"He was one on the most popular personalities in Iran because he dared to criticise the government"
Milad took part in Hajazi ‘s funeral in Tehran’s Azadi Stadium last week.
I arrived in the Azadi Stadium around 11am. Several plainclothes police officers and anti-riot units had been deployed. Tens of thousands of people entered the stadium for the official ceremony. People began chanting slogans such as ‘Hejazi, you spoke in the name of the people.’ They were referring to Hejazi’s harsh criticism of Ahmadinejad’s handling of economic policy. [In April 2011
, the ex-footballer spoke out angrily about the unfair distribution of wealth and budgetary restrictions which most impacted the poorest.] Our chants were clearly anti-government slogans.
The crowd shouts "Goodbye Hejazi, today the brave are mourning" and "Mr Nasser, rise up, your people can't stand it anymore". At 1m38 a group of women enter the stadium. Posted on YouTube.
For the first time, a group of more than a thousand women were allowed to enter the stadium. That’s rather ironic: they have been asking for years to be able to come to the matches, but they were only allowed to enter for the funeral of ‘The Legend’
“The authorities were in such a hurry that they nearly buried the body before the family arrived”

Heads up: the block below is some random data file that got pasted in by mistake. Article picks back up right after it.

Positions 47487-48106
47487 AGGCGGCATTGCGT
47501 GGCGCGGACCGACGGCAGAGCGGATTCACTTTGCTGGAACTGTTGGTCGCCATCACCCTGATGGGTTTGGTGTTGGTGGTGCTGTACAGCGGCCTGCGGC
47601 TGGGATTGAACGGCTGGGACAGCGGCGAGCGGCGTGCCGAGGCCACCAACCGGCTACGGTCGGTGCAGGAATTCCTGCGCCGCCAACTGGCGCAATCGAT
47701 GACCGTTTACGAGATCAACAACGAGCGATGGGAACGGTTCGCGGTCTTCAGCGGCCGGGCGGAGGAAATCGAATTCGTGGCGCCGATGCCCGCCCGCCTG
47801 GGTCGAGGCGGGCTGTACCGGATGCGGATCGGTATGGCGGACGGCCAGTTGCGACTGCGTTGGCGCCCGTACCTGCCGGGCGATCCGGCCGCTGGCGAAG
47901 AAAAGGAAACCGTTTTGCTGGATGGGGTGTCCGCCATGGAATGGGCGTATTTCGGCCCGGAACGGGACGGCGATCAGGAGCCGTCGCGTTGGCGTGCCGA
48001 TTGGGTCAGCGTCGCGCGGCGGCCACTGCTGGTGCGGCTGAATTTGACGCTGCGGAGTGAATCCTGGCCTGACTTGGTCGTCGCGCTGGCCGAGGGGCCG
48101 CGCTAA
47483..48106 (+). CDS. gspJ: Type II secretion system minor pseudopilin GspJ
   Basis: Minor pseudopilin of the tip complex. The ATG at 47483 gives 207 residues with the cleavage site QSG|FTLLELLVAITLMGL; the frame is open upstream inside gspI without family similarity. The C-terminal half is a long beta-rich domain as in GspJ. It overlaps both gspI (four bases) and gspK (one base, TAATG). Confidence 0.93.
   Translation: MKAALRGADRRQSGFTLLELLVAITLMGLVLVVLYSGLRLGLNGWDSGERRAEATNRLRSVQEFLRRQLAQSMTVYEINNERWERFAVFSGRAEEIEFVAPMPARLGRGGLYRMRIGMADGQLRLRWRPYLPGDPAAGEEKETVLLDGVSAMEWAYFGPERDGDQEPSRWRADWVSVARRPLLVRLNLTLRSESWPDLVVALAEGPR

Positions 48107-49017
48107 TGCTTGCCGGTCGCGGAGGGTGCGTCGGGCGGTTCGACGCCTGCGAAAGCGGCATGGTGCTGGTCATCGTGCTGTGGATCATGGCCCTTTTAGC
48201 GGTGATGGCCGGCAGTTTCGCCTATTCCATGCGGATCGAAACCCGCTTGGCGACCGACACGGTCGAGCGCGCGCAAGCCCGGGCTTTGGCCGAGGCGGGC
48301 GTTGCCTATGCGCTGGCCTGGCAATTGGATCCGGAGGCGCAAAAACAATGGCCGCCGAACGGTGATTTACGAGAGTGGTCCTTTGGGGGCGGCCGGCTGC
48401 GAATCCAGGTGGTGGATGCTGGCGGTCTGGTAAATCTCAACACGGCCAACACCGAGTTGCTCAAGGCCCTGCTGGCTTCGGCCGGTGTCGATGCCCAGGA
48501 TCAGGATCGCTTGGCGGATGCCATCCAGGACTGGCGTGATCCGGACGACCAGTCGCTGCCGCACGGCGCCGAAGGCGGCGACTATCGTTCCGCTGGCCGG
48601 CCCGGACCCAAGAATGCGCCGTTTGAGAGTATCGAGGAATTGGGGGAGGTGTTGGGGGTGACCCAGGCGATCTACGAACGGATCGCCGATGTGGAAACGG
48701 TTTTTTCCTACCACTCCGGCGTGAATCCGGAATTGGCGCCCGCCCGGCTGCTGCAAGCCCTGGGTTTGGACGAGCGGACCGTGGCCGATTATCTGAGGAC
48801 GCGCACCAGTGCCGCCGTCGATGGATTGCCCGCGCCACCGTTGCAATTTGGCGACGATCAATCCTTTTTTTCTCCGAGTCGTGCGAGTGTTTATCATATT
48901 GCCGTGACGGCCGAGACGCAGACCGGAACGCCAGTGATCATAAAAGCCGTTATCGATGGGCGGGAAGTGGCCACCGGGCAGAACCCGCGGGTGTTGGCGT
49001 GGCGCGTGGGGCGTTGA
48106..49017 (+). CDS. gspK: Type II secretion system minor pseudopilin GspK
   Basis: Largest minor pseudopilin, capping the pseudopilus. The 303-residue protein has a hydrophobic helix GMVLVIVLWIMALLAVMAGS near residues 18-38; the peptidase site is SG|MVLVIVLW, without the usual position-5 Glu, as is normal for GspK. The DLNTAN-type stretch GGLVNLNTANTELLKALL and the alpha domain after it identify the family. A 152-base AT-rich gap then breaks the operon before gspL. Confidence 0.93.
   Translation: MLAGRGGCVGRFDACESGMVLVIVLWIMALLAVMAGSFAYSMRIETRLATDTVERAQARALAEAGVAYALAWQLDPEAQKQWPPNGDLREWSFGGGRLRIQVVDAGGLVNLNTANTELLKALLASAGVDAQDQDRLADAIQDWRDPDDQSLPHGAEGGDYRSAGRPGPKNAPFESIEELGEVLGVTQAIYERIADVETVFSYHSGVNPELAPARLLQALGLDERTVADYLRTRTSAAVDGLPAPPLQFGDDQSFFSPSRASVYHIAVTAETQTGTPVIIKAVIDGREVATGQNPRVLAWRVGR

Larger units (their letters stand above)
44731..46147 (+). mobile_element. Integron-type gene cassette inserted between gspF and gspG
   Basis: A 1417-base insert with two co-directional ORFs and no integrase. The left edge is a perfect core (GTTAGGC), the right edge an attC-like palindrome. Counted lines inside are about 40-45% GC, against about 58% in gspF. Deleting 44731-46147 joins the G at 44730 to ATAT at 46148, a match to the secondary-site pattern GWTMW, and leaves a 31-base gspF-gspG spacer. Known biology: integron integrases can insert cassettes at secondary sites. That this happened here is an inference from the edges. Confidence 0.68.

When the security forces realised that they were losing control of the situation, they took the body from the stadium to the Behsht Zahra cemetery whilst tens of thousands of people followed the cortege. I was unable to go, but people who were there told me that the authorities were in such a hurry that they nearly buried the body before the family arrived.
In the cemetery, people started shouting slogans against the regime, like ‘Mubarak, Bin Ali, now it’s your turn Khameni!’ or ‘Hejazi, our true hero!’ [According to another Observer who was there, the security forces tried to beat and arrest several people, but the crowd was too large to be silenced.]
Hejazi was not only a legend for Esteghlal FC fans but for all Iranian football fans. Because he dared to criticise the government, he was one of the most popular personalities of Iran. If the Guardian Council of the Constitution had accepted his presidential candidacy, I think there is a good chance that he would have won. Iranians liked the fact that he had no ties to political parties, but that is also exactly why his candidacy was rejected.”
In the stadium, the corwd shout 'Shame on you!' Posted on YouTube.